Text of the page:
WASHINGTON, Nov. 20 (JTA) – As the 106th Congress prepares to put finishing touches on its much-maligned legislative track record, Jewish groups are hoping their top agenda items will get addressed before it’s too late.
Whether or not Congress – which faces criticism that it hasn’t accomplished much – will feel hard-pressed to move on issues such as immigration or hate crimes when it reconvenes Dec. 5 depends on a number of factors.
Republicans, who will retain control of both the Senate and the House of Representatives in the next Congress as a result of the elections earlier this month, may have little incentive to compromise with President Clinton’s outgoing administration over outstanding legislation.
But much still depends on the outcome of the still-undecided presidential race.
If Texas Gov. George W. Bush wins the White House, Republicans may try harder to block Clinton’s initiatives and hold off on legislative initiatives until Republicans control both Congress and the presidency.
But if Democrat Vice President Al Gore wins, it is not clear whether there would be an attempt at bipartisan cooperation or lingering animosity against Gore for the way he achieved his victory.
Jewish organizations, in particular, are watching an immigration bill, one of the issues holding up the budget, that would restore certain benefits – including Medicaid and food stamps eligibility – taken away by welfare reform laws in 1996.
In addition, provisions of the bill, known as the Latino and Immigrant Fairness Act, would ease the process for undocumented immigrants, including Jews from the former Soviet Union, who have resided in the United States for a long time and require permanent resident status to remain here legally.
Clinton is pushing to grant a form of amnesty to this group of immigrants, some of whom may be illegal, who have lived in the United States for 15 years or more.
Another change would allow undocumented immigrants who are already in the United States and on the verge of obtaining a green card, or immigrant visa that allows legal employment, to obtain that visa in the United States rather than having to get it in their home country.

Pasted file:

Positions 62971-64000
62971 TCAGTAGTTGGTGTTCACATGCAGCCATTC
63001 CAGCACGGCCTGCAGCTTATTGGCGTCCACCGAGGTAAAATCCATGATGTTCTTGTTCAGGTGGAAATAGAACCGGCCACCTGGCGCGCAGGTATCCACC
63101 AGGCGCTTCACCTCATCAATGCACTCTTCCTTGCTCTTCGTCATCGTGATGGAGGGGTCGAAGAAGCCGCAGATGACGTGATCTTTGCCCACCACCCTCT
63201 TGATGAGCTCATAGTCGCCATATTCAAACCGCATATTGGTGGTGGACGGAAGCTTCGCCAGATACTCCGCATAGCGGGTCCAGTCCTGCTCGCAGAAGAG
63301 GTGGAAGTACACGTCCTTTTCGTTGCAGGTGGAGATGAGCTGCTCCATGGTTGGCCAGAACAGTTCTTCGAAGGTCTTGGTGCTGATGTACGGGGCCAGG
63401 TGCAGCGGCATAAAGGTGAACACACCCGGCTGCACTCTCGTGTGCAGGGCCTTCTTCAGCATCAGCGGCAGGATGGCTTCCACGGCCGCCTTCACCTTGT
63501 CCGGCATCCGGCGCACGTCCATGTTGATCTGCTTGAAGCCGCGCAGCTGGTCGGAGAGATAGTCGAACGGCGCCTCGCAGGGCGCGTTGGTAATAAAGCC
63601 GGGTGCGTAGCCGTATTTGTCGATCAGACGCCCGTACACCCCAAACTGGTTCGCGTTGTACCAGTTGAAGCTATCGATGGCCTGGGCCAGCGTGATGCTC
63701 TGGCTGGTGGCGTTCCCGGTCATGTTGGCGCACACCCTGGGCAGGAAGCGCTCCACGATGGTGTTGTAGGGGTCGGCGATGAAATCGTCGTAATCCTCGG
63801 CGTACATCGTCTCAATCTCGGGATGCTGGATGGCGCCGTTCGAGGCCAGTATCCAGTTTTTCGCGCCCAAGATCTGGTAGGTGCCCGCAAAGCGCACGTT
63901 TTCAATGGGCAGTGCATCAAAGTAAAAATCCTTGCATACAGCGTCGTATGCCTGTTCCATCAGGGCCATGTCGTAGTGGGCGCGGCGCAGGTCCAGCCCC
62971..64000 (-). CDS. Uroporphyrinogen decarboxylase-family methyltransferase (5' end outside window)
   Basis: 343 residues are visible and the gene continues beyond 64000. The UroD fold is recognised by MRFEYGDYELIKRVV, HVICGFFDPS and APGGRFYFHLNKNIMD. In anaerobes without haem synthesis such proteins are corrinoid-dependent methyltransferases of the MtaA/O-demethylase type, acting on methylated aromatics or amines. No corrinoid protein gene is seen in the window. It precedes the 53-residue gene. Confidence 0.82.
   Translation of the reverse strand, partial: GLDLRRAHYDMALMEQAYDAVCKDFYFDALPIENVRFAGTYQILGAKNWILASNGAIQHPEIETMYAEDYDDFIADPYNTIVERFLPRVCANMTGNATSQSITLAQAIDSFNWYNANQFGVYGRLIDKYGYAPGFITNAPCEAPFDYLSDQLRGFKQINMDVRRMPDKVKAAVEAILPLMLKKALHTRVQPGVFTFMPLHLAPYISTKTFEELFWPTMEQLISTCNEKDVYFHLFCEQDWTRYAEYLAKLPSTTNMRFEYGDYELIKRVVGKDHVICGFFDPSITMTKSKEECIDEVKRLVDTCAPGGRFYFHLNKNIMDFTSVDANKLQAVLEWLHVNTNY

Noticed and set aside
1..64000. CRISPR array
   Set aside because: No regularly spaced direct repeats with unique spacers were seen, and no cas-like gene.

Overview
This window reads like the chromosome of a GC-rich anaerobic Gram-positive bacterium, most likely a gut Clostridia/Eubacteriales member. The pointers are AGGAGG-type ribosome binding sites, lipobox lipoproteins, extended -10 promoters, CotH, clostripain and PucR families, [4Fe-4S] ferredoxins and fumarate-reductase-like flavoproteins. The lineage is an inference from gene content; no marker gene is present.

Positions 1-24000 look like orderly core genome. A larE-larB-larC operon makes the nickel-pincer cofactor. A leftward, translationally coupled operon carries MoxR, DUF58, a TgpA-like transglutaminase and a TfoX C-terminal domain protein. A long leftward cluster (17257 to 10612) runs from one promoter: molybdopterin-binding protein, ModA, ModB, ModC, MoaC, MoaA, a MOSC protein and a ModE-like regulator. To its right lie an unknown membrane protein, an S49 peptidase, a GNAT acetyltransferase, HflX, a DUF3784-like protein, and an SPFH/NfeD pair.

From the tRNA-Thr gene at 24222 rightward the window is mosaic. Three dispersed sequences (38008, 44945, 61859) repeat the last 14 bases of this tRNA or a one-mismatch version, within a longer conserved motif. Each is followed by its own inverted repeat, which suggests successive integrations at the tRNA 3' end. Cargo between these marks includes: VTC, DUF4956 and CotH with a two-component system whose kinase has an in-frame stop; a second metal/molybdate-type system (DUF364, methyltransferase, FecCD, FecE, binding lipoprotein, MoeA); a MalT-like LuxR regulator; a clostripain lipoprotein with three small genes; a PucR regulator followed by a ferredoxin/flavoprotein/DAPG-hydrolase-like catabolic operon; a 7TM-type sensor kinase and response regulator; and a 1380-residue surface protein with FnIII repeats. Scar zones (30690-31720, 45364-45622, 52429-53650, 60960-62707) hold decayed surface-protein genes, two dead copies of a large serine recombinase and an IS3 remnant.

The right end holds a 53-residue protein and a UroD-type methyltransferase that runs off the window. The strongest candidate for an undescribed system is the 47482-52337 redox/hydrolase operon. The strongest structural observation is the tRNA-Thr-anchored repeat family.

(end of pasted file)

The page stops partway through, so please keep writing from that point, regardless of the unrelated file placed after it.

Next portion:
With the support of the White House and some key legislators, the law could pass, according to Gideon Aronoff, Washington representative for the Hebrew Immigrant Aid Society.
Opponents of the immigration bill say it helps illegal immigrants and gives benefits to people instead of making them take responsibility for themselves.
Aronoff says efforts should be spent on legalizing people who already live in the United States rather than on spending resources to deport them.
Another issue Jewish groups are hoping will get Congress’ attention is hate crimes legislation, which has been strongly promoted by the Clinton administration.
The Senate passed hate crimes legislation in June but despite support in the House, the measure was stripped out of a defense bill because of objections from the Republican leadership.
The controversial legislation would authorize federal prosecution of crimes motivated by sexual orientation, gender, or disability, expanding the current laws that protect victims of crimes motivated by race, color, religion or ethnicity. State and local law enforcement would still have primary responsibility for investigating and prosecuting hate crimes.
Groups like the Anti-Defamation League see this lame-duck session as a chance for passing the bias crime legislation, especially if Clinton continues his support for it. White House officials have said they will make a last push to expand protections against hate-motivated crimes.
Michael Lieberman, Washington counsel for the ADL, says scenarios for passage still exist but that it’s an uphill battle.
Some Jewish groups are also looking to stave off charitable choice provisions in education and urban development legislation.
Charitable choice, passed as part of the 1996 welfare reform, allows religious institutions to bid for government social service contracts. Some charitable choice provisions already have been passed in connection with health legislation.
Although Israel’s annual foreign aid package is set, the White House sent a request last week to Capitol Hill for additional aid to Israel.
The Clinton administration wants Congress to approve $450 million this year to Israel for military purposes and to help defray the cost of its withdrawal from Lebanon. The White House also wants to give an additional $225 million to Egypt and $75 million to Jordan.
Under different circumstances the request might have been somewhat routine, but with politically volatile situations in Israel and the United States and the continued violence in the Middle East, the aid package might get more scrutiny.
U.S. Rep. Sonny Callahan (R-Ala.), the chairman of the House Appropriations subcommittee on foreign operations, which must clear the legislation, has not indicated whether or not he would support the bill.